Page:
David Cross: Bigger and Blackerer

To say that David Cross is a cynic would be a bit of an understatement. This man has managed to curtail his curmudgeonly ways into a finely-tuned, razor-sharp brand of comedy, and he’s not even an AARP member yet. That, friends, takes years of painstaking observation of the human form and even more years of penning it into monologues that won’t piss people off.

That last part is a lie, of course. David Cross indeed pisses people off, and he’s fantastic at it. He targets minorities (Jews, black people, deaf people) not because he actually hates them, but because it’s an absurd thing to do. It makes us all uncomfortable, it’s completely wrong, and yet there are so many comedians out there who do it so truthfully. Those are the people Cross is mocking, but it’s subtle. And, as you might expect, brilliant.

“Bigger and Blackerer” is filled with little idiosyncratic moments that diverge from the planned routine; at one point, Cross talks to people backstage, and at another, he addresses the front-row crowd. He’s a great improviser, and not because he’s trying so hard to be funny with his wording. As he stated at the beginning of the show, he’s a truth-teller. He just happens to find the best truths to tell.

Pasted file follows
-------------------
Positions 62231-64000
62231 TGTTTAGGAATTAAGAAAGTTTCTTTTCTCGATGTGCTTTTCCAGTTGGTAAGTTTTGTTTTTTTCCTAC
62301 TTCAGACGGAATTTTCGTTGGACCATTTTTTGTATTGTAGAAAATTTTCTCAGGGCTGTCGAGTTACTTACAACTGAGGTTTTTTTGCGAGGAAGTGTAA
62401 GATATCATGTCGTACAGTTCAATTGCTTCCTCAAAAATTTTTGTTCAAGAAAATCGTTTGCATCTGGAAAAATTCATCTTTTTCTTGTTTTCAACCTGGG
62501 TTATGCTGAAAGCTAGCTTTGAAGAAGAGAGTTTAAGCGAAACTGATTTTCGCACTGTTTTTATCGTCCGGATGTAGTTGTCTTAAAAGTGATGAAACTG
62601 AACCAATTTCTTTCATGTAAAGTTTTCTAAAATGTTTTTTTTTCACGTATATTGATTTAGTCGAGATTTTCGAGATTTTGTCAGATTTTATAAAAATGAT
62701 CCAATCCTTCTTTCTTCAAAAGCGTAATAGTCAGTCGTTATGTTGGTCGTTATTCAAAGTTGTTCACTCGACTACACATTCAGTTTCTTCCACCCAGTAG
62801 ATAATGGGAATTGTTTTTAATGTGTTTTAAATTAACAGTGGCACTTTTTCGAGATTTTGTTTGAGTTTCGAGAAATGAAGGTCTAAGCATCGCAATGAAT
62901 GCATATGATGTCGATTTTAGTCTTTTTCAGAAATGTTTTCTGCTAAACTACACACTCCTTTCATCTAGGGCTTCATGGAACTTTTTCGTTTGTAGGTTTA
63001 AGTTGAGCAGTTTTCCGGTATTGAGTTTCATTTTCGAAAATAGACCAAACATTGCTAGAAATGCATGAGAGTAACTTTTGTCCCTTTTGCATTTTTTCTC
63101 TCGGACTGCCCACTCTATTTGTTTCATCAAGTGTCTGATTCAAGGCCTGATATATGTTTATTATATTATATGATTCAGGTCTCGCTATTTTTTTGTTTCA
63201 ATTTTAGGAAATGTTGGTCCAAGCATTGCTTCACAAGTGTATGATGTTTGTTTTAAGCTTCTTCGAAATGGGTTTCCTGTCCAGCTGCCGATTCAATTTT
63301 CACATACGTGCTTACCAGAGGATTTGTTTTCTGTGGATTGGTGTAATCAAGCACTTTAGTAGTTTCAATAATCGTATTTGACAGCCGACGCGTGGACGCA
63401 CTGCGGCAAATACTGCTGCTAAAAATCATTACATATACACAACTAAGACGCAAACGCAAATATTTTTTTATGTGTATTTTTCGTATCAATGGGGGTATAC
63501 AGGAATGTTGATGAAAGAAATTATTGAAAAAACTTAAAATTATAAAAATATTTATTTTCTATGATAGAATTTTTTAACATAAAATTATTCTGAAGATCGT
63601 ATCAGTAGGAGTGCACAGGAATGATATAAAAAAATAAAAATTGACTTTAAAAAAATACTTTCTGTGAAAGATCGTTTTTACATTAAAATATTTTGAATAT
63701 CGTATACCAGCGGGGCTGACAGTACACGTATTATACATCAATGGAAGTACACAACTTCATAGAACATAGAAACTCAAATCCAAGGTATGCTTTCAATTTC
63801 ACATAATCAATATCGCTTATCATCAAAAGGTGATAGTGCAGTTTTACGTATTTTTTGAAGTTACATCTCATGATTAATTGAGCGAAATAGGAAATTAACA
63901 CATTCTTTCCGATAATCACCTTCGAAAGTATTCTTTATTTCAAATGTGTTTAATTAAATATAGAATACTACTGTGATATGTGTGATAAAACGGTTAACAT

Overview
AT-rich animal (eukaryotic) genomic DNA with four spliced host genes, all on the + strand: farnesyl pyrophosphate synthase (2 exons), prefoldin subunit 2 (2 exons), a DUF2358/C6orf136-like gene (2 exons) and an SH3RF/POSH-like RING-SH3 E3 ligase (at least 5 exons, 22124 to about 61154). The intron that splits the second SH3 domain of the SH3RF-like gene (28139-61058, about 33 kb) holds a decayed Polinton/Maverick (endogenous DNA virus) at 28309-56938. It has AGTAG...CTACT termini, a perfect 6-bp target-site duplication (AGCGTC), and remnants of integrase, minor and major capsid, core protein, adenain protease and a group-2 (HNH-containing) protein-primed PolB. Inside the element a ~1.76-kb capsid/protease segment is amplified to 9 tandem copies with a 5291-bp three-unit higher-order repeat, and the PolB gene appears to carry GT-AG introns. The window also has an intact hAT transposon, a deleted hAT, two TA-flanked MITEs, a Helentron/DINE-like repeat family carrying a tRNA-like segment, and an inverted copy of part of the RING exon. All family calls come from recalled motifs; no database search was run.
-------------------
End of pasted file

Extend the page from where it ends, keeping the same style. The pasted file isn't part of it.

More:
Cross is also completely different from his best- and most recently-known characters, i.e. Tobias Funke, Todd Margaret, and Andy Weekes, all of whom were incredibly stupid. Cross is incredibly smart, but also jaded, and that comes across crystal-clear in his comedy. He’s sick of stupid people, much like those he’s portrayed on-screen, and he’ll stop at nothing to poke fun at them, perhaps with the secret desire to annihilate them completely with his commentary. In this comedy special, he attacks religion in general (as well as Catholics and Scientologists in particular) and the liberal media, to name a few. He also captures that innate human quality of being fascinated by the offensive and the mundane; he brings out a foul-mouthed kid to introduce him, he pokes fun at a deaf guy signing to the audience, and he desires to be a subject on Intervention. But he’s not a madman. He’s an observational genius.

David Cross’ humor is definitely not for everyone. There’s not an innocence to it like there is with Louis CK, although the two men have a lot in common. They get to the essential truth very quickly and laconically, but the difference between them is, honestly, children. Louis CK’s kids give him an underlying joy, which David Cross clearly lacks, and that subsequent darkness colors his performances. Sometimes, though, the dark side is the best place to be.